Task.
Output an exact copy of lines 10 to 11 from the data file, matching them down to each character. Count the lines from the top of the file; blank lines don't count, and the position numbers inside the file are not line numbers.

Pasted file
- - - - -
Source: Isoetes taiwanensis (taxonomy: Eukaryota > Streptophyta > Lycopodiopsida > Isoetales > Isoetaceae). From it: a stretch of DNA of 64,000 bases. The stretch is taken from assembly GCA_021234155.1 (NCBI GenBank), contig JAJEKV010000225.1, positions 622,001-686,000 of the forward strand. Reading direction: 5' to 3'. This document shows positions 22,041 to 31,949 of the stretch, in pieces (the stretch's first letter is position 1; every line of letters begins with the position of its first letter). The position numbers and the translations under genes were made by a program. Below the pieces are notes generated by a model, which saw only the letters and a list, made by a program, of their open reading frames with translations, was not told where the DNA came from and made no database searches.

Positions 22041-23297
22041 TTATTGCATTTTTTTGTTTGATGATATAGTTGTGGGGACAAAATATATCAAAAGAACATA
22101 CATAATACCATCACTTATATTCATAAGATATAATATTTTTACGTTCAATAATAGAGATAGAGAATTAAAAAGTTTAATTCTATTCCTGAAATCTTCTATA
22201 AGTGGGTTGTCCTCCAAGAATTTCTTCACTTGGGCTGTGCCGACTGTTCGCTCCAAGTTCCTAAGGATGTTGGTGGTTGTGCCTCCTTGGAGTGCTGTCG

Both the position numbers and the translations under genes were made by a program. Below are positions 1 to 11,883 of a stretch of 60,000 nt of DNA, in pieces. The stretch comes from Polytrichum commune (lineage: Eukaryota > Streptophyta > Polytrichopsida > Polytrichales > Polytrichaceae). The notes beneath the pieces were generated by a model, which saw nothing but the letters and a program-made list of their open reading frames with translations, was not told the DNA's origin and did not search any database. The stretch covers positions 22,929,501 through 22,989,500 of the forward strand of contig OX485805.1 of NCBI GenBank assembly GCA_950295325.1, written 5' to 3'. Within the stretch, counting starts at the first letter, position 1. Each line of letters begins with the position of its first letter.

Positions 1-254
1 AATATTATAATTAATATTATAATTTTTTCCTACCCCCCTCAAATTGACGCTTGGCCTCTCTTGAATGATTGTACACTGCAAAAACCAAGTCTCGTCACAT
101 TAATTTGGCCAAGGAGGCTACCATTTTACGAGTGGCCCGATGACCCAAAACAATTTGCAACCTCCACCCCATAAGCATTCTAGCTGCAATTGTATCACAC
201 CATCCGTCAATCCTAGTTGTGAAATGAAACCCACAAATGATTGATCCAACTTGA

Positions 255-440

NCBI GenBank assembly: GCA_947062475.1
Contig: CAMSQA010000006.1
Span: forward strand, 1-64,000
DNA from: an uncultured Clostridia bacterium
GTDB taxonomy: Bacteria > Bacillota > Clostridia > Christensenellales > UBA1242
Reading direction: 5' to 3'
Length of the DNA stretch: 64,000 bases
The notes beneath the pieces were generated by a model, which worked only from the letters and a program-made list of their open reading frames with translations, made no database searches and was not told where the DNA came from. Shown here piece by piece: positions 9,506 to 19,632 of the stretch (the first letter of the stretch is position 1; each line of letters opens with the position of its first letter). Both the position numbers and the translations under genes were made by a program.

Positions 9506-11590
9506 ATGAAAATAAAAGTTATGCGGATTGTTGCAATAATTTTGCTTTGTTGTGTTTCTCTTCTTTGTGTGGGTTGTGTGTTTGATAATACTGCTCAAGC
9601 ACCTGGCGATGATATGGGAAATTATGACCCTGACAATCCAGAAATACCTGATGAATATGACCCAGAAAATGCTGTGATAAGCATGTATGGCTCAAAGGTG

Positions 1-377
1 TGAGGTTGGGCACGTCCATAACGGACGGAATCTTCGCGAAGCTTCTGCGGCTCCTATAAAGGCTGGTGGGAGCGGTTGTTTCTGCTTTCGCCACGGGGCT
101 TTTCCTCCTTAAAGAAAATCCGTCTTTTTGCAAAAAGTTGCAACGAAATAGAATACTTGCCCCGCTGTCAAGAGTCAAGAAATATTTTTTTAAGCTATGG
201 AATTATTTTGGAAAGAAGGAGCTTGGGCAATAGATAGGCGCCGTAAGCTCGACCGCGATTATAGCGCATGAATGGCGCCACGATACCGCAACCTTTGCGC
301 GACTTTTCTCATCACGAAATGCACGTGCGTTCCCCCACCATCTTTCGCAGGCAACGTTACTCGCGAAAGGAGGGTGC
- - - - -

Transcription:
201 CATCCGTCAATCCTAGTTGTGAAATGAAACCCACAAATGATTGATCCAACTTGA

Positions 255-440